City of Sound is about cities, design, architecture, music, media, politics and more. Written by Dan Hill since 2001.


It’s Fleet Week in New York, and late at night, in my admittedly hazy jet-lagged state, the whole place feels like it’s about to explode. Steam coming up out of the ground, as the Tom Waits lyric has it. The opening tracking shot of the Zoot Suit riots in ‘The Black Dahlia’ springs to mind. Humid, sticky, the onset of hot weather peeling the clothes off. The sailors, top to toe in bright white dress uniform, couldn’t be more different to, and yet more attracted to, the beauties parading in front of them. Downtown is heavy with sexual tension and latent violence. Allegedly the pregnancy rate rockets this week. This city is wonderful, it really is.

Fleet Week


America always tempts the outsider to wax lyrical about it, in extremes of positive and negative, but it always in cliché, as above, save in the hands of an extraordinarily good writer. Which your correspondent isn’t. So I’ll just internally process the barrage of insane psychedelic contradictions that every day brings. Suffice to say that my TV set appears to have 1914 channels, each plumbing new depths of banality, with one appearing to feature ‘America’s Cutest Puppies’. And yet it’s also a beautiful New York day, our show at the edges of architecture and urbanism is going well, and downtown is full of some of the smartest people on the planet. The tissue of the city is still laced with a sinewy civic pride, and yet last night’s news has 4 people shot dead in the Bronx, with witnesses refusing to help police, and startling inequalities littered on the streets. Downtown, it’s a picture. Blue sky, 28 degrees, with size zero fashionistas unfurling themselves over the perfectly-scaled streets, and yet there are people so out of-shape that, if you get stuck behind a couple of these wide loads side-by-side, you have to walk out into the road to get past. The place is devoted to drug-fuelled hedonism and puritanical prurience 24 hours a day. Go figure, as I believe they say. (Geoff has some good theories on this, which can emerge after a couple of beers.)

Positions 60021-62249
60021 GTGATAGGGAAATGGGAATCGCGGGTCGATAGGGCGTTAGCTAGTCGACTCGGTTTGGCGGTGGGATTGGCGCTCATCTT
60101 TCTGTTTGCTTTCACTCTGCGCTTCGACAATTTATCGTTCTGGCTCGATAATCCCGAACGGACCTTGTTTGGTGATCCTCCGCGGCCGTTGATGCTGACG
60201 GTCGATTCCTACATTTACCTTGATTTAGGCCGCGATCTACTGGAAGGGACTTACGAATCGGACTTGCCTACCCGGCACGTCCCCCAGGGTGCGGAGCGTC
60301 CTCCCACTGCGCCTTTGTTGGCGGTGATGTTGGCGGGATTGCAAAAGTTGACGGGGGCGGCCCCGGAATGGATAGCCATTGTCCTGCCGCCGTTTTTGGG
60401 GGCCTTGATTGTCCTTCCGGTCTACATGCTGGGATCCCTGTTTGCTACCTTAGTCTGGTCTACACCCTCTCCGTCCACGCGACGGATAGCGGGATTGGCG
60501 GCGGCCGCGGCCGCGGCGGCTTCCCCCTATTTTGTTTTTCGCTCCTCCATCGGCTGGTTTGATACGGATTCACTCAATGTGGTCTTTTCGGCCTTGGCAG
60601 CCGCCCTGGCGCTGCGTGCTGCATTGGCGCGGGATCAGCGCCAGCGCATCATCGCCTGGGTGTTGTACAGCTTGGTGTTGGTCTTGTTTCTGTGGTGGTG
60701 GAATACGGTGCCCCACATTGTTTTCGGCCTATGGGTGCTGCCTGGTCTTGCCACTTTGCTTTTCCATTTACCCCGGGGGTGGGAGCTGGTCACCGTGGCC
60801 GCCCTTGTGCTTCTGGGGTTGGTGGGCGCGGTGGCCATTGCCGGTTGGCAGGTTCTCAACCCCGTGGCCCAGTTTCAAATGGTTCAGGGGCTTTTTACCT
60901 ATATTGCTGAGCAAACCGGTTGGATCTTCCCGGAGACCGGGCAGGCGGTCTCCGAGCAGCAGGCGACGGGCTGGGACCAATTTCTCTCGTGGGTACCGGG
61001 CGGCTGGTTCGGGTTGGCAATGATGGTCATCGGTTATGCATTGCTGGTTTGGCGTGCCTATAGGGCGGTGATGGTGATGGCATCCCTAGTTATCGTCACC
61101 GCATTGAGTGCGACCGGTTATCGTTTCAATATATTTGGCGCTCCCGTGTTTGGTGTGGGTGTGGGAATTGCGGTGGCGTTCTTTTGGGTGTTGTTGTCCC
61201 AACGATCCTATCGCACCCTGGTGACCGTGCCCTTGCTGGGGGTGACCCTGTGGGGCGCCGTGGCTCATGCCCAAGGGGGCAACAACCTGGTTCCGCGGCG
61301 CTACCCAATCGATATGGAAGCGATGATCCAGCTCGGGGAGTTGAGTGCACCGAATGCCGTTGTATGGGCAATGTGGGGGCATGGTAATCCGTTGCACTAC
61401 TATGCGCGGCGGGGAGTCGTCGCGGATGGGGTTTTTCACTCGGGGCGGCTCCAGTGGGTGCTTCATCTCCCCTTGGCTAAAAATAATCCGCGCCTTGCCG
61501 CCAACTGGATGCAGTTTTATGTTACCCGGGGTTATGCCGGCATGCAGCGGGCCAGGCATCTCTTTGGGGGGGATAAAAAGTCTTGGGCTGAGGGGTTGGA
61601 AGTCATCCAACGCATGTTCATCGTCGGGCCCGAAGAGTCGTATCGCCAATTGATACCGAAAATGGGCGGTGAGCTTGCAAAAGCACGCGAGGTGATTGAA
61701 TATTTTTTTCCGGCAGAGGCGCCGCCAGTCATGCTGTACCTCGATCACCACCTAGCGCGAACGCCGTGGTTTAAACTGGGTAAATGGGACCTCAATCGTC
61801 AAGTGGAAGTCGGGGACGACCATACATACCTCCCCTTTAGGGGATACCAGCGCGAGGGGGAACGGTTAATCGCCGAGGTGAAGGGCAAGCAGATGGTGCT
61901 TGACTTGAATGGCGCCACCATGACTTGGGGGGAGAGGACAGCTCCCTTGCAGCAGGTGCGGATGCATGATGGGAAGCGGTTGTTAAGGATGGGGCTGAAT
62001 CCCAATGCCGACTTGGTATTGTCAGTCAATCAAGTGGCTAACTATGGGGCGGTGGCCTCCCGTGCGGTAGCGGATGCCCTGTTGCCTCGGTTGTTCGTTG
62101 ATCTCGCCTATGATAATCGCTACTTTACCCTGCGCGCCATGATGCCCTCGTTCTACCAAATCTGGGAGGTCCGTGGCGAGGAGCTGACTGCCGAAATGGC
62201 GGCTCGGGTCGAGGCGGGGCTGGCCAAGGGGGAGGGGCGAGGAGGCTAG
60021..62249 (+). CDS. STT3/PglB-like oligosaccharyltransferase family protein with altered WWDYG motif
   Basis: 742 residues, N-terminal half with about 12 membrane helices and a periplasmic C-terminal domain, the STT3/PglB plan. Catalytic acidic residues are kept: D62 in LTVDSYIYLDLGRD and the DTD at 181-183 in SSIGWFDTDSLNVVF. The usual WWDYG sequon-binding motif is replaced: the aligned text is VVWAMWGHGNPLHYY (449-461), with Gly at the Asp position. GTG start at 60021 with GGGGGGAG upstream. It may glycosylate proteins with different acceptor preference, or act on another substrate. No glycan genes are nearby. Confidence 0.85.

The event is going well. The Storefront gallery is a perfect example of the contradictions again, proving a blessing and a hindrance in equal measure. It’s a gnarly building, absolutely lovely, but something to be worked at, shaped. Every angle is roughly hewn and unusual; doors don’t just open and close, they are spaces to be calibrated – we are continually swinging the panels open at different times of day, to shape the acoustics in response to the number of people inside, or shut out the blazing sun or traffic noise. The place needs constant tuning, which is somehow apposite for much of the talk inside.



Inside is a variable term here, as the gallery, which is almost transparent concrete through the incisions in the side of the building, merges into the city around it. It’s a wonderful thing, it really is. An architect friend raises an eyebrow at some of the approaches to meeting building regulations, but I couldn’t have wished for a more appropriate functional space for Postopolis.


Storefront shadows